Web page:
THE SAMI SOCIETY
The Sami have long lived in the northern parts of Scandinavia and the Kola Peninsula. A question that is often asked is: where do the Sami come from? The answer which can be given today is that the ancestors of the Sami are to be found among the hunting and trapping people who lived in the Arctic area of the Scandinavian countries during prehistoric times.
Today the Sami live in four countries: Sweden, Norway, Finland and Russia. The Sami are an ethnic minority and the indigenous people of these countries. The area the Sami inhabited, today called Sápmi, stretches from Idre in Dalarna in the south, to the Kola Peninsula in Russia to the northeast.
The number of Sami is estimated at 50,000 – 75,000, of which 15,000 – 20,000 are in Sweden, 30,000 – 50,000 in Norway, and 4,000 – 5,000 in Finland as well as around 2,000 in Russia. In the past few decades emigration away from Sami core homelands has been extensive, resulting in that 20% of Samis now live outside of the area.
Sweden’s far north has always been a land apart, where settlements are the exception rather than the rule. Blanketed by forests and dissected by clear cold rivers, little disturbs the tranquil peace of the land located nearly one thousand kilometres north of Stockholm – that is, until the first weekend of February each year.
Dubbed the world’s “coldest market” on account of the temperatures which can plunge as low as minus thirty-five, tens of thousands of people from all across this vast region as well as further a field descend upon the tiny town of Jokkmokk, located just above the Arctic Circle, for the annual winter market, or Jokkmokks marknad as it is known in Swedish.
Market stalls bustle during the three days of intense trading, in which all manner of hides and furs and other non-furry goods are sold, so continuing a tradition that spans over four hundred years. While wearing fur may have gone out of fashion elsewhere in Sweden, here in the far north it is not a question of choice but a necessity against the frigid cold, and where hunting constitutes a virtual birthright.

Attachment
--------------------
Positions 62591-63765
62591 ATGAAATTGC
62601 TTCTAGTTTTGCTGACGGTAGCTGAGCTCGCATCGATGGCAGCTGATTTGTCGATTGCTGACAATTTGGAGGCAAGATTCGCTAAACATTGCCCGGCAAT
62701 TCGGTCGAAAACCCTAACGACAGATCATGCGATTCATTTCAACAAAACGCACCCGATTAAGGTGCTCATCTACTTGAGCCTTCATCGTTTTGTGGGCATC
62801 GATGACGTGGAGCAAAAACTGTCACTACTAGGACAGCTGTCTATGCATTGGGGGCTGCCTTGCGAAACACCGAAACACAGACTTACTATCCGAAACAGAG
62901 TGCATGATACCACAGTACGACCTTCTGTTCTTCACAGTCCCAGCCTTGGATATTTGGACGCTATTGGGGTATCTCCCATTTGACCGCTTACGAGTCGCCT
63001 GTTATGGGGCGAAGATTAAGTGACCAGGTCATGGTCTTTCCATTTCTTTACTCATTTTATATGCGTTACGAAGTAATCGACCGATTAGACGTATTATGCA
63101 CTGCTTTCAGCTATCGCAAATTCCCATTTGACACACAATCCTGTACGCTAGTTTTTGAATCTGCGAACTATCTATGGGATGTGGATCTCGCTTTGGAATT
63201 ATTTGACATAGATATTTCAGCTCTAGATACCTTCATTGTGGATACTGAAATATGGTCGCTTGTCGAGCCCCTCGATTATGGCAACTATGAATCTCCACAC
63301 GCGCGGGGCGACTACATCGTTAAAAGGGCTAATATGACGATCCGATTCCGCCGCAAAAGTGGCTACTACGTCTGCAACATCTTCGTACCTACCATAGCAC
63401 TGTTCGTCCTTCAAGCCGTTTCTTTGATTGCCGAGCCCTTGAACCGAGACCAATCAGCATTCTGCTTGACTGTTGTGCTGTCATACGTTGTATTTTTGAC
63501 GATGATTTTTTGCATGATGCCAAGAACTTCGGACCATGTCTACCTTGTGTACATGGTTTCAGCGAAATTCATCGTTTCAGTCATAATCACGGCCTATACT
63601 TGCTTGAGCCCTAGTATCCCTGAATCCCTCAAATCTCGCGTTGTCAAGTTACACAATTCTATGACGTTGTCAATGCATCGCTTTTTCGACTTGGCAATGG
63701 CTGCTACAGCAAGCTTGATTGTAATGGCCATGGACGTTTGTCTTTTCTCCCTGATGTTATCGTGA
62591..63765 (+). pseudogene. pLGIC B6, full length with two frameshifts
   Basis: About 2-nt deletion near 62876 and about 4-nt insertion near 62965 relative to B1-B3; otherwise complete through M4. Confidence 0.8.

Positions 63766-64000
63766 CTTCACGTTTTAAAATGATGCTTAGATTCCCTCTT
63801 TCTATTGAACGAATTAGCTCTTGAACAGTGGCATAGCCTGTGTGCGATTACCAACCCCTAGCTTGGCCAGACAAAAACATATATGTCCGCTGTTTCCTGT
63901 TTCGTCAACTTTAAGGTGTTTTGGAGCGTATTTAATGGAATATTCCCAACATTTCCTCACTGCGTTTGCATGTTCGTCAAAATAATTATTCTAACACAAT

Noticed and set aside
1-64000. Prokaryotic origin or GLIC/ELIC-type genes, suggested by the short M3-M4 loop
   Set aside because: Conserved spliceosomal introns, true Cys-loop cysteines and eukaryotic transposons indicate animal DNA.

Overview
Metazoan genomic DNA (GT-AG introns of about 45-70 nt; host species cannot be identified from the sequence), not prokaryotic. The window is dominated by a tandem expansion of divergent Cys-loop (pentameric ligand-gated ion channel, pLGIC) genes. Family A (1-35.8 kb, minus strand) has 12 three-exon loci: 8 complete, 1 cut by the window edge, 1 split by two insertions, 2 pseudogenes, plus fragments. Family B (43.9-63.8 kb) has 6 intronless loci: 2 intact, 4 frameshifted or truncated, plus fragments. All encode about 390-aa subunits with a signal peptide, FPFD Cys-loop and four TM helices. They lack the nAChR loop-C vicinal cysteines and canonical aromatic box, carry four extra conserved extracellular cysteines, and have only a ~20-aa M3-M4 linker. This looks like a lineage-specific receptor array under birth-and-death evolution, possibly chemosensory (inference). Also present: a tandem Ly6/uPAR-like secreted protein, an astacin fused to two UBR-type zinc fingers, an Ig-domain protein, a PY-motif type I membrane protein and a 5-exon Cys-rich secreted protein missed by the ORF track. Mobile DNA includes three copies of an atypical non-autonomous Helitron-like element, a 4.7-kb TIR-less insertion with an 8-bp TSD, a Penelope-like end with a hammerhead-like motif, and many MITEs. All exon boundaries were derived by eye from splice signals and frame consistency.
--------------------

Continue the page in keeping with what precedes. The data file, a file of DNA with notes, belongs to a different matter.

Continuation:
Meanwhile, for cold and weary shoppers, traditional Sami tents or lávvu are the places where cups of hot coffee are proffered whilst numb hands are warmed over a birch fire. For those seeking greater sustenance, reindeer and even bear meat adorn the menus of the local eateries.
The annual event is more than just a market, however. Jokkmokk is the cultural capital of the Swedish Sami – comprising Europe’s only indigenous population – and the market represents an opportunity to showcase their culture, with the vivid colours of their traditional dress replete with reindeer-fur boots easily distinguishing the locals from the tourists. Attractions include husky sledding on the frozen lake behind the town, traditional Sami yoik singing by promising young artists and even a chance to discuss politics with representatives of the Sami parliament. Indeed, it is easy to forget that one is still in Sweden, until one spots that the same nationwide state-run alcohol store and ICA supermarket have penetrated this remote corner of the country – except that for shopping errands it is more convenient to get around using a kick-sledge.
The resurgence of Sami pride in their heritage and identity is being led by its youth who are rediscovering and reinterpreting their culture through music, theatre and handicrafts. A Sami education college stands in the centre of town where one can learn the traditional art of duodji – Sami handicrafts – or even study the Sami language, which bears some resemblances to Finnish. For many of the college’s students – both past and present – the market is the moment of the year they have been waiting for: to show off their intricate handicrafts and designer ware. Exquisite but expensive, glass cabinets house some of their latest creations as they would do a Gucci watch.
The reindeer race is one of the highlights on the final day of the market, which sees the snorting animals hurtle around a circuit at break-neck speed pulling a sleigh and occupant behind them. Competitors vie for the fastest time while facing the danger of being flung into the nylon netting.
After three days of frenetic activity, the stalls are dismantled and instead the silence of nature pervades the town’s streets once again. “We enjoy the market every year”, explains a local resident, “but we also enjoy the peace when it’s over”.
While the majority no longer herd reindeer like their forebears, Sami identity is adapting to the future while maintaining its distinctiveness. It would thus seem that, unlike for many other indigenous peoples across the world, the outlook for the Sami and their culture is positive.